Maggie And The Great Gatsby

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Women, the Best Reflection of the Spirit of the Era
F. Scott Fitzgerald and Stephen Crane are two prominent novelists in the American history. Best known for his 1925 novel The Great Gatsby, Fitzgerald is considered a prestigious member of the Lost Generation and completed four novels during his lifetime. Sharply pointing out the hollowness and fallibility of the American dream, Fitzgerald was one of the most critically acclaimed novelists in the twentieth century America. His novel The Great Gatsby is set in Long Island, New York and features the love story between Jay Gatsby, a self-made millionaire out of bootlegging, and Daisy Buchanan, the wife of Tom Buchanan who comes from an aristocratic family. The narrator Nick Carraway is the neighbor …show more content…

Maggie: A Girl of the Streets was published during the time of industrialization when the United States almost completed the transform from an agriculture society to an industrialized nation in the late 1800s. A tremendous amount of people came to New York and contributed to the rapid growth of population in the urban New York. While these immigrants helped the United States to develop economically, the progress is accompanied by poverty. Maggie, the lovely protagonist, is representative of the lower class people who suffer from poverty. “City poverty, violence and prostitution” showed up in American slums, and the Bowery city Maggie lived in was “an assembly of criminals” (Mahma 16). Although the environment she grows in is extremely terrible and disgusting, Maggie remains her innocence and desires to escape from the bleak world of Bowery. In comparison, The Great Gatsby describes the Jazz Age, a period in the 1920s when the unprecedented prosperity in Long Island led to moral decline and criminal activities. People are trapped in their unsatisfied desire for money and higher social status. That time period is also referred as “The Roaring Twenties” due to social, cultural and economical …show more content…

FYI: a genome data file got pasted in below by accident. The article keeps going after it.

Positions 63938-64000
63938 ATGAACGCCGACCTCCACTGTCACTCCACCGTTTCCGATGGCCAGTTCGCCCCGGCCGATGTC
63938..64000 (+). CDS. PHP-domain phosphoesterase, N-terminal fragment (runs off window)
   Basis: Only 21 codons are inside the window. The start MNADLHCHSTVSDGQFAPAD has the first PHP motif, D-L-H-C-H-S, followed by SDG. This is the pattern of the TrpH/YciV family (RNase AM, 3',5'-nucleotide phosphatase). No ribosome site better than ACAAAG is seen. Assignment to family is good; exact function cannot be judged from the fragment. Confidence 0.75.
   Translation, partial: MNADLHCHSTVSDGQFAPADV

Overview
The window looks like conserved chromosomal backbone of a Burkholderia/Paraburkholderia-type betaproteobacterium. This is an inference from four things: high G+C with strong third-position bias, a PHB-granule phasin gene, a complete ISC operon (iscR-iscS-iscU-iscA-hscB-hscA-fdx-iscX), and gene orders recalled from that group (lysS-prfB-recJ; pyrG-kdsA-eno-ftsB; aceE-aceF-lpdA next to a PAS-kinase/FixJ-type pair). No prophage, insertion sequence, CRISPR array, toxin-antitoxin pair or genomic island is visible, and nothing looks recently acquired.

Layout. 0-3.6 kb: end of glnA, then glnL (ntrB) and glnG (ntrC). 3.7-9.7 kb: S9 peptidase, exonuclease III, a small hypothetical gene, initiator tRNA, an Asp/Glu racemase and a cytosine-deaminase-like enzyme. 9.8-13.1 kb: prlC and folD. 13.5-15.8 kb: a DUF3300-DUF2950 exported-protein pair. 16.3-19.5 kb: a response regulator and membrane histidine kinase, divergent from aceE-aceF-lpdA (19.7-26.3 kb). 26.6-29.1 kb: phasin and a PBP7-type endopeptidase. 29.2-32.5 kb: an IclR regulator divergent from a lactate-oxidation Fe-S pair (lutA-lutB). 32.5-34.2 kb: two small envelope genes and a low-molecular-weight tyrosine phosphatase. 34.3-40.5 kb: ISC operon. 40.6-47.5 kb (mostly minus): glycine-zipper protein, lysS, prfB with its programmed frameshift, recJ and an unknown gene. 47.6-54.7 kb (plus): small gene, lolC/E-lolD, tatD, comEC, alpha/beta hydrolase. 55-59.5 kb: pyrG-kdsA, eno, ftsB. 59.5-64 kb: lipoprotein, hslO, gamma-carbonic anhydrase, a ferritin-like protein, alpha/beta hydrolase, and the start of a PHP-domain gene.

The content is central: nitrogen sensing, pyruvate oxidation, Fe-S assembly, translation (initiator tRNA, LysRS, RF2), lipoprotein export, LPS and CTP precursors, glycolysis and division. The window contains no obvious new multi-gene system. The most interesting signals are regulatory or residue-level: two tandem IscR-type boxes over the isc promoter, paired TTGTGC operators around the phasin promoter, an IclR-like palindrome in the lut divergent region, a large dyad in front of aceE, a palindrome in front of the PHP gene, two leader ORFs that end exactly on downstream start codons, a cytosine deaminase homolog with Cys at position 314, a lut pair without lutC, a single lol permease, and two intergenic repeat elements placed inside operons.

Daisy is a perfect example to illustrate this attitude. When Gatsby leaves Daisy, she promises to wait for him, but she breaks her own promise and marries Tom Buchanan whose “family were enormously wealthy—even in college his freedom with money was a matter for reproach” so as to stabilize her status in the upper class society (Fitzgerald 8). She is a superficial, sardonic and beautiful woman with “an absurd, charming little laugh” who knows how to make full use of her advantages to improve her own life (Fitzgerald 11). She is “warm, feverish, thrilling, intoxicating—a siren, an enchantress, a blossoming flower” who draws the attention of everyone (Baker). With the support from her family, she betrays Gatsby and marries Tom Buchannan not out of love but out of realistic concern. However, when Gatsby comes back as a mysterious millionaire with a lavish lifestyle, Daisy falls for him again. According to Daisy, the reunion with Gatsby is miserable not only because of the rekindled flame between the two past lovers, but also because Gatsby now has the upper-class lifestyle she yearns for, yet she is not with him (Gam). Her love is based on his attraction which comes not from Gatsby himself but from his money and material luxury. People around her gradually

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